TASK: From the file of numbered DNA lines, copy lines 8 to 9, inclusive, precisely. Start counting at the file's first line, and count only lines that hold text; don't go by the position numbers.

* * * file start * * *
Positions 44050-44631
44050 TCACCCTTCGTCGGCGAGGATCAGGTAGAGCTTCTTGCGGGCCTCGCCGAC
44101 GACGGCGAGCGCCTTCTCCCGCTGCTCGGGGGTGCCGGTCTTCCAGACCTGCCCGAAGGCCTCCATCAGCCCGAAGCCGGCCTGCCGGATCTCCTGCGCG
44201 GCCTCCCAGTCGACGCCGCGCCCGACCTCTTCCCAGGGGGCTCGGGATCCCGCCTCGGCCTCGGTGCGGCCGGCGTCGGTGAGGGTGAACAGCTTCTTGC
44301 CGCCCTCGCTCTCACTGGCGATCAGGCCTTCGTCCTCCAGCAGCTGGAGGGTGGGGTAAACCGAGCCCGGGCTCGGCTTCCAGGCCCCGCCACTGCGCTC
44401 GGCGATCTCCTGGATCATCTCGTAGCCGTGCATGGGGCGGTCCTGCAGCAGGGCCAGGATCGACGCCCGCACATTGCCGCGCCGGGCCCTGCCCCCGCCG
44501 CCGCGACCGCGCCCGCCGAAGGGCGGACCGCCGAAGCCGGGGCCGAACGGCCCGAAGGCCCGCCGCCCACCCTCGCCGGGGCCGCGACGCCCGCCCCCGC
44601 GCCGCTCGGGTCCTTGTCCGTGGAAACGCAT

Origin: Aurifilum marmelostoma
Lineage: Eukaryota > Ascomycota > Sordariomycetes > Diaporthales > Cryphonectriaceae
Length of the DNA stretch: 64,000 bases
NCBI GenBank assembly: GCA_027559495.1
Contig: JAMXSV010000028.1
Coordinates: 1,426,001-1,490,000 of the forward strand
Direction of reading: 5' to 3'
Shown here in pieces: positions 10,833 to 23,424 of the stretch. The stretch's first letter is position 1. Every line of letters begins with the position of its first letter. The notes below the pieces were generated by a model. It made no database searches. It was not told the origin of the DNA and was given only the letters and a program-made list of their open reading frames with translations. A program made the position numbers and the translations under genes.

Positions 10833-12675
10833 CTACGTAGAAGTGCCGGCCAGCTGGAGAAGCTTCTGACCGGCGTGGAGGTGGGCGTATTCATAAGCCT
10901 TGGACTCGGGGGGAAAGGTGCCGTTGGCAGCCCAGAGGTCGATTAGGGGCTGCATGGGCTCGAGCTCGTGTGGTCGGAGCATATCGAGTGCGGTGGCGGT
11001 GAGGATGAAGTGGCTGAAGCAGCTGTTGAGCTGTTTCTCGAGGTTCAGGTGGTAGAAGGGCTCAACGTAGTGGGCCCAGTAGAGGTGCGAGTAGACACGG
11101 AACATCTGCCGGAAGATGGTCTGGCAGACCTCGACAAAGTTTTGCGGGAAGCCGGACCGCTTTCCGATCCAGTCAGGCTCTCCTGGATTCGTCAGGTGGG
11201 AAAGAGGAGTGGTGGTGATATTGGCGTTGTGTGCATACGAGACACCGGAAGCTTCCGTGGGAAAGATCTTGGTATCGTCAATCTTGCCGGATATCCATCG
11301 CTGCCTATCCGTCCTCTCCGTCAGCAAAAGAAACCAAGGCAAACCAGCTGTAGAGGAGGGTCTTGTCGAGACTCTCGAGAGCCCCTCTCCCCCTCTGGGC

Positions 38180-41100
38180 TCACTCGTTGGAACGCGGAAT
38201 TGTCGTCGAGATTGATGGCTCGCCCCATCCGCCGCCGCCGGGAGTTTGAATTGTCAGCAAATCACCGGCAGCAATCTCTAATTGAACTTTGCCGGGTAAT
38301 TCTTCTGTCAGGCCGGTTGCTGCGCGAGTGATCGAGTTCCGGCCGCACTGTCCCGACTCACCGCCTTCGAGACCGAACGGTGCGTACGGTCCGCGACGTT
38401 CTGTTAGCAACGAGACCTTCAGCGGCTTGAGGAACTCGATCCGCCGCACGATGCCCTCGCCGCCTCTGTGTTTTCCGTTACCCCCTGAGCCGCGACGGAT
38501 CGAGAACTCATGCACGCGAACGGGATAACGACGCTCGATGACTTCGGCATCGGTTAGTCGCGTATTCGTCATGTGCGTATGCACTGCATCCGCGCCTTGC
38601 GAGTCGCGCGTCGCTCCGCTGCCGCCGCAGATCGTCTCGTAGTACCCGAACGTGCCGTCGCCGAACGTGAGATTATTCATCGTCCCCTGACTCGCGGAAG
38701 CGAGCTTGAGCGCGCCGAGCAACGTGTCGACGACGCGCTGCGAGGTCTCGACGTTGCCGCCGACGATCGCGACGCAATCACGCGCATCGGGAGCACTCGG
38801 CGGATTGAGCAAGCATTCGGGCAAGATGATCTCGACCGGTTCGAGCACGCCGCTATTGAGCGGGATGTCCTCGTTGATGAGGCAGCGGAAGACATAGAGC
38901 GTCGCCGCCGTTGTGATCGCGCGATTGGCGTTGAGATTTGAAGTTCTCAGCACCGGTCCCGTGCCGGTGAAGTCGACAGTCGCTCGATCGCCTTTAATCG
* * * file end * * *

44601 GCCGCTCGGGTCCTTGTCCGTGGAAACGCAT

Origin: Aurifilum marmelostoma